Fickle Fascinations

I like a lot of things.

Month: July, 2013


Yesterday, I began Stephen King’s On Writing: A Memoir of the Craft, highlighted by io9 as essential reading for any aspiring writer. (While this post is not intended as a glowing endorsement of this book, it may well read as such). On Writing begins with fuzzy remembrance by King of his early childhood; he admits, quite refreshingly, that his memories are vague at best. It is rather reassuring we do not all have photographic cognition of our youth.

Stephen King in his natural habitat.

Stephen King in his natural habitat.

One of the first anecdotes he recounts is that of his two-year old self carrying a cement breeze-block through his garage whilst imagining the adulation of a crowd towards he, the self-proclaimed strongest boy in the world:

“Their wondering faces told the story: never had they seen such an incredibly strong kid. ‘And he’s only two! someone muttered in disbelief.” (p. 4-5)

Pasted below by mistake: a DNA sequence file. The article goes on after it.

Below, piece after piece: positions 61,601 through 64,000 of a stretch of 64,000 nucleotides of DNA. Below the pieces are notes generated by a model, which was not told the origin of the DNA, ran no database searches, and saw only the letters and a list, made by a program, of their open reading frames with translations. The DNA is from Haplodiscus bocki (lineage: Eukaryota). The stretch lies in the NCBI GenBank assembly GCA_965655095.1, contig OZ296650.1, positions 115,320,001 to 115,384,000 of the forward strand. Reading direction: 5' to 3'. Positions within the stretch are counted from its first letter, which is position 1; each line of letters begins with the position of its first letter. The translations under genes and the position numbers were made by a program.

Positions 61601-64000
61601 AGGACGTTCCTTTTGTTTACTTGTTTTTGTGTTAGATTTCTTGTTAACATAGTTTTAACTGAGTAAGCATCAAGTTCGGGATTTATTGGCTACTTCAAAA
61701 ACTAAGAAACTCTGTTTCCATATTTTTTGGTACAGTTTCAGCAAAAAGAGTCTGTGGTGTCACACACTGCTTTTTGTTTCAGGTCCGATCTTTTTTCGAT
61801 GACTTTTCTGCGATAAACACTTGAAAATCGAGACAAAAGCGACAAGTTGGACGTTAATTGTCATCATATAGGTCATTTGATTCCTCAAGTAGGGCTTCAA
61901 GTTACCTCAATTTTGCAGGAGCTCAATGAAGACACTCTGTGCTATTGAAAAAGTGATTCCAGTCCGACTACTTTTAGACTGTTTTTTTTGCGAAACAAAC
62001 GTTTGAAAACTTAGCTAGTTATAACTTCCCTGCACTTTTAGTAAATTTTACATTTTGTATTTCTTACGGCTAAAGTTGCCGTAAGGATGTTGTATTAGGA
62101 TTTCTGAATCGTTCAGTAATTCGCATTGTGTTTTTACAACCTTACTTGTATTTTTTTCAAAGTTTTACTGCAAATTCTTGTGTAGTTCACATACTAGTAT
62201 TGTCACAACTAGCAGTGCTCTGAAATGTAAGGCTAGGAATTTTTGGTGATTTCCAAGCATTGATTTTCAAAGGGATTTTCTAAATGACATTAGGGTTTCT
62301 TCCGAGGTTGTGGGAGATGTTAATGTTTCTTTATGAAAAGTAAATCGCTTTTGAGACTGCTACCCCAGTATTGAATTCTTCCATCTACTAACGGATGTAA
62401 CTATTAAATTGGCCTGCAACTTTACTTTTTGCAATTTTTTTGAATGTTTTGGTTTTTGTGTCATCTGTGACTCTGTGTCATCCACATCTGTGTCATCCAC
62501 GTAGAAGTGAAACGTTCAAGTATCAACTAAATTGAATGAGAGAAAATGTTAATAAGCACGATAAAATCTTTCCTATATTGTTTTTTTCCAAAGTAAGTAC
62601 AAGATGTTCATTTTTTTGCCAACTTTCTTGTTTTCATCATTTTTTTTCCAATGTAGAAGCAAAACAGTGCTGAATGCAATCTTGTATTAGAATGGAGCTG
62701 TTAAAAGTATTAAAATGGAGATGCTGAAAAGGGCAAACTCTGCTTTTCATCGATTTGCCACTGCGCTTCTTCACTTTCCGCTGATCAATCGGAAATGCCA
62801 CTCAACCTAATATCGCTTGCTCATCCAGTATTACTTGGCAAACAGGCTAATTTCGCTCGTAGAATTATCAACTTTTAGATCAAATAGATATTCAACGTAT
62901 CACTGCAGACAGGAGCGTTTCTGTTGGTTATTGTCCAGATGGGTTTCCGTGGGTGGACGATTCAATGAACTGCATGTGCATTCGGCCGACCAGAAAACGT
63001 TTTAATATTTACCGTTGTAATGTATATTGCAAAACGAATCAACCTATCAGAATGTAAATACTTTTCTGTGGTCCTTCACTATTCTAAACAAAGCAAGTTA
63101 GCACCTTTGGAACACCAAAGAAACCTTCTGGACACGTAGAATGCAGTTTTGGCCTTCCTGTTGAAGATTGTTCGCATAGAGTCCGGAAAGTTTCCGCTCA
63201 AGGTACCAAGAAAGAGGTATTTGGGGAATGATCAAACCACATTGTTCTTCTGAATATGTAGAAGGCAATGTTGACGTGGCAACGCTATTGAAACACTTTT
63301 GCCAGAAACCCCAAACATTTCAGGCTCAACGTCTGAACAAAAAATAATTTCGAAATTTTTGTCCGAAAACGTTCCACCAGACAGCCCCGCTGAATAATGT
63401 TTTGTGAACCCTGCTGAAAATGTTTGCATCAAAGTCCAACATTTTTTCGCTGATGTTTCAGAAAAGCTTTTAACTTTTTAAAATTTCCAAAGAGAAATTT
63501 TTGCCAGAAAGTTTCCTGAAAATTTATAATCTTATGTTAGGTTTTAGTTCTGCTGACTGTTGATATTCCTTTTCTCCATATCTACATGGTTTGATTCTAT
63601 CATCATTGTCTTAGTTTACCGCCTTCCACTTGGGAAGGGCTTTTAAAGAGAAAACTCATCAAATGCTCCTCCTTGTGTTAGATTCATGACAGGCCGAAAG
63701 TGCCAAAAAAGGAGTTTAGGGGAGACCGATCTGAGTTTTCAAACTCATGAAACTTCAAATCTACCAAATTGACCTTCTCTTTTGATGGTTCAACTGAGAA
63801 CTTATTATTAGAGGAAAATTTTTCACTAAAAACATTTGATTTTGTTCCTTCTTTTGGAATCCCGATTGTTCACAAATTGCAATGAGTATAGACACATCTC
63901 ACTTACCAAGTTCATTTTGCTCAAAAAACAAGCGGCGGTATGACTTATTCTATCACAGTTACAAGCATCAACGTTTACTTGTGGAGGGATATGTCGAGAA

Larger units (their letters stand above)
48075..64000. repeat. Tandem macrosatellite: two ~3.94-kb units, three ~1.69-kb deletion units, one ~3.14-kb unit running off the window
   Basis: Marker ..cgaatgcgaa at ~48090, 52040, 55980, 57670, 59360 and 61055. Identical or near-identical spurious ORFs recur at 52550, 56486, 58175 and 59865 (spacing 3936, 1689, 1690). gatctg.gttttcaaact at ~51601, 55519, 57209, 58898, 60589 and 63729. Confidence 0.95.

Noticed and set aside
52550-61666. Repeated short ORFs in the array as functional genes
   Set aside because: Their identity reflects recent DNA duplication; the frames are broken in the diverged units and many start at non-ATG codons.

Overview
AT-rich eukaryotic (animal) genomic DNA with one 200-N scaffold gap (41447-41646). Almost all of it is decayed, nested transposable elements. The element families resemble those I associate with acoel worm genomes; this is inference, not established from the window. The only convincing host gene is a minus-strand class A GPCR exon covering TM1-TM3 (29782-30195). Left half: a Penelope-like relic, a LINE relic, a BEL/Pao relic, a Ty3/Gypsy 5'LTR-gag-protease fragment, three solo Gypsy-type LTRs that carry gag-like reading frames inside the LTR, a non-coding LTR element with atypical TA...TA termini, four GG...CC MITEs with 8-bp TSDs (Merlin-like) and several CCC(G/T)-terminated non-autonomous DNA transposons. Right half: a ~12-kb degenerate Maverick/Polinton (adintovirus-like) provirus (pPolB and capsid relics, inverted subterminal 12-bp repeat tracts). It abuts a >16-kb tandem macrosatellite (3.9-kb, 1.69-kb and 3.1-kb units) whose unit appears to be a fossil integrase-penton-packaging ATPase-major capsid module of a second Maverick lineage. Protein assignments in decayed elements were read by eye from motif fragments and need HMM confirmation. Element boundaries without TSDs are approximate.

His fantasy is quickly crushed–along with his toes–when a wasp stings his ear, causing him to drop the block on his feet. This faintly amusing, painful sounding anecdote caused me to remember–with startling clarity–a similar moment from my own childhood, albeit without the footsore denouement.

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Least Concern

Treading the familiar walk down to the subterranean,

Threading through the coughs and splutters,

And the extended hands,

He falls into step behind a winged-rat which presumes a pursuit.


The most loathed of all the city’s denizens,

That ubiquitous urbane doo,

Unloved except by those lonely old men carrying

Their plastic bags of spare, stale Hovis.


Yet pity the unlucky many,

Whose toes are ripped away,

And hobble for the slim pickings;

The crumbs from a morning roll.


(Note: should one fly over your head,

Be thankful it’s not one of those gallus gulls).


Almost trampled into the mire, the bird quickens pace,

Weaving and careening,

Frantically trying to escape,

From the commuter’s clumping boot.


Finally, as if  recalling its one gift and singular talent,

It flails out its wings and takes to flight (of sorts),

And eludes the relentless, oblivious oblivion

Of the leathered menace.